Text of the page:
Anyone for steak and onion Kolsch? Or a macaroni and cheese pale ale?
Those were among the flavors at the recent Strange Brew Festival in Reno, Nev., where competition for attention has intensified as craft beers have boomed.
Brewers have always experimented — from the medieval Belgians who stirred sour cherries into their beer to newer varieties like the white IPA, a marriage of Belgian and American styles that was developed about a decade ago.
But today's brewers have kicked it up a notch as they try to distinguish themselves from everyone else trying to distinguish themselves.
Visitors at the festival in Reno could sample a peanut butter and pickle pilsner, a tamale lager and a smoked carrot stout. There were concoctions from big brewers like Sierra Nevada and smaller local brew pubs, sweet beers brewed with Jolly Ranchers and spicy ones that tasted like garlic bread or mango salsa.
The U.S. had 7,346 craft brewers last year, up 93 percent from 2014, according to the Brewers Association, an industry trade group. Craft-beer sales rose 7 percent to $27.6 billion last year, about one-fourth of the total U.S. beer market.
"People are looking for ways to differentiate themselves and be the next big thing," said Jon Brandt, a beer aficionado who works for Washington-based distributor Madidus Importers. "A lot of it is just about trying to get noticed."
A beer with head-turning labels or ingredients can do just that. Denver-based Wynkoop Brewing Co. lures a lot of customers with its Rocky Mountain Oyster Stout, which is made with roasted barley, seven different grains and grilled buffalo or bull testicles.
"It actually started as an April Fool's joke," said John Sims, Wynkoop's head brewer. "It's pretty popular."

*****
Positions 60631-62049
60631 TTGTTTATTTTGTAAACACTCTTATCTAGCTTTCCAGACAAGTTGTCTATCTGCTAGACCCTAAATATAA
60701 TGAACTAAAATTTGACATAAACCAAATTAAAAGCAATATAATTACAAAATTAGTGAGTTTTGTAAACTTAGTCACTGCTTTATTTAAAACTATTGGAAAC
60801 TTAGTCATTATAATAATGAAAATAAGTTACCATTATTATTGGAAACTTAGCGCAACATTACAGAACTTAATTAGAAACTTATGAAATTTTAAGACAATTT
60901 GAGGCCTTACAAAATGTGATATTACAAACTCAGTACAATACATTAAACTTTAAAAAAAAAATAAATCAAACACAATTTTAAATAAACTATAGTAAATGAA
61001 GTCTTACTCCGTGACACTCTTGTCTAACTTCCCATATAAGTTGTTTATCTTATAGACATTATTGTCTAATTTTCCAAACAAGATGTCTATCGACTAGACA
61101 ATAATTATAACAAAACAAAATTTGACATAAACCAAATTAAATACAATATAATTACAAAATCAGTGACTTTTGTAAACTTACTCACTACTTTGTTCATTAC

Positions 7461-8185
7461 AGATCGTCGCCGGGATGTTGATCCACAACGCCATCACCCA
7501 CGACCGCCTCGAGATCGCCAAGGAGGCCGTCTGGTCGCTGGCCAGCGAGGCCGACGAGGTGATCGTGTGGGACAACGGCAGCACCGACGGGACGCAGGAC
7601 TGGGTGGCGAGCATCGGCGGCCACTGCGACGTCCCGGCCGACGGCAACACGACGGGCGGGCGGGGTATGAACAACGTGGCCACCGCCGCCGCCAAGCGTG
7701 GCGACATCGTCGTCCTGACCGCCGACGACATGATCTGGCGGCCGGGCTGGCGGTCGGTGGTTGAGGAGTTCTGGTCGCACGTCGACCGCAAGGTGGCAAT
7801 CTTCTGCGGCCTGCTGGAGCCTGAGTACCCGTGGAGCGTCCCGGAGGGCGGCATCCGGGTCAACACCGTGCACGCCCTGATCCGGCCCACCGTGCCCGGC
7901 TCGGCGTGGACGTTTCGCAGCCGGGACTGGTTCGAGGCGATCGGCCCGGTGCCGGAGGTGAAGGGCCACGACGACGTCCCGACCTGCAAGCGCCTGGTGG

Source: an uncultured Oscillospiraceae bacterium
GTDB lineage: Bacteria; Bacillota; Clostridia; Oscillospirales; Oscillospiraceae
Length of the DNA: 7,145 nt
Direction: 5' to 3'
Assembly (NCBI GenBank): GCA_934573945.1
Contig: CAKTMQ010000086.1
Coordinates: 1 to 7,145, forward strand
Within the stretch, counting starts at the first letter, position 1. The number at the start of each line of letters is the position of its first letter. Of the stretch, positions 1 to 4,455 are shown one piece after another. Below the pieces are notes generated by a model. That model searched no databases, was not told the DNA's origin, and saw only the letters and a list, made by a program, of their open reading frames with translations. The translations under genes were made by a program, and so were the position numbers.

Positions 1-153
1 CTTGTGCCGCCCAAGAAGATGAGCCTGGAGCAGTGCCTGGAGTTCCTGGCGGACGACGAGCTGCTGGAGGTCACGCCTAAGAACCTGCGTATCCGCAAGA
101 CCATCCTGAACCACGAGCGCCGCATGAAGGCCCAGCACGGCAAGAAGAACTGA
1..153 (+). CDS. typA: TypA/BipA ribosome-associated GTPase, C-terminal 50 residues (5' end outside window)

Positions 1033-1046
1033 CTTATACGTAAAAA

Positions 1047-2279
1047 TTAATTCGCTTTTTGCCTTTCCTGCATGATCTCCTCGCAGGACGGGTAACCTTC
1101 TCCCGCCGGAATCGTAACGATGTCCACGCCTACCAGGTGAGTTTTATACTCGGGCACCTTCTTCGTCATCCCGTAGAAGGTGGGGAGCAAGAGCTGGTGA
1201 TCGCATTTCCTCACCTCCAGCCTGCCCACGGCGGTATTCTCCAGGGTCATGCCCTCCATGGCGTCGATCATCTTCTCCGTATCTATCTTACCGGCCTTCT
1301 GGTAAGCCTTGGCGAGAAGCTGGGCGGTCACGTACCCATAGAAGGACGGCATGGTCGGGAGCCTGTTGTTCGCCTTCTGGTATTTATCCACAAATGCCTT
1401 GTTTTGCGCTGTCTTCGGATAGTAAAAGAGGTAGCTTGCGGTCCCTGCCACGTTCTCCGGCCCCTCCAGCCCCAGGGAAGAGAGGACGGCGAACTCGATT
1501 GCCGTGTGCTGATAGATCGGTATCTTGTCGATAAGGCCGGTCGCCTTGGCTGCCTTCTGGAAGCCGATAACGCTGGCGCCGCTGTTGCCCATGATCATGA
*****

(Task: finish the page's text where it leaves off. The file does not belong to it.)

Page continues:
Sometimes, Brandt said, a wacky beer is a way to get people to look at the rest of a brewer's lineup. "I'm making a beer for you to notice me, but I really want to sell you my IPA," he said.
There are purists who decry the trend toward wacky ingredients. "I personally am not a fan of ridiculous brews incorporating materials and gimmicks that have no historical provenance in brewing," said Charlie Bamforth, a distinguished professor emeritus in the food science and technology department of the University of California, Davis.
Others say experiments that stray too far get weeded out quickly.
"It has to be flavorful. It has to taste like beer," said Hal McConnellogue, cellar manager at San Leandro, California-based Drake's Brewing Co. "It's got to make you want another one. If it doesn't, then it's just gimmicky and you're going to be out of the spotlight pretty fast."
Jess Lebow, author of "The Beer Devotional" and "The United States of Craft Beer," says the experimentation is what makes craft beer special. "There are really only so many flavors you can create with water, malt, barley and hops. At the end of the day, if the brewer is having fun trying new things, then I'm probably having fun trying their beer."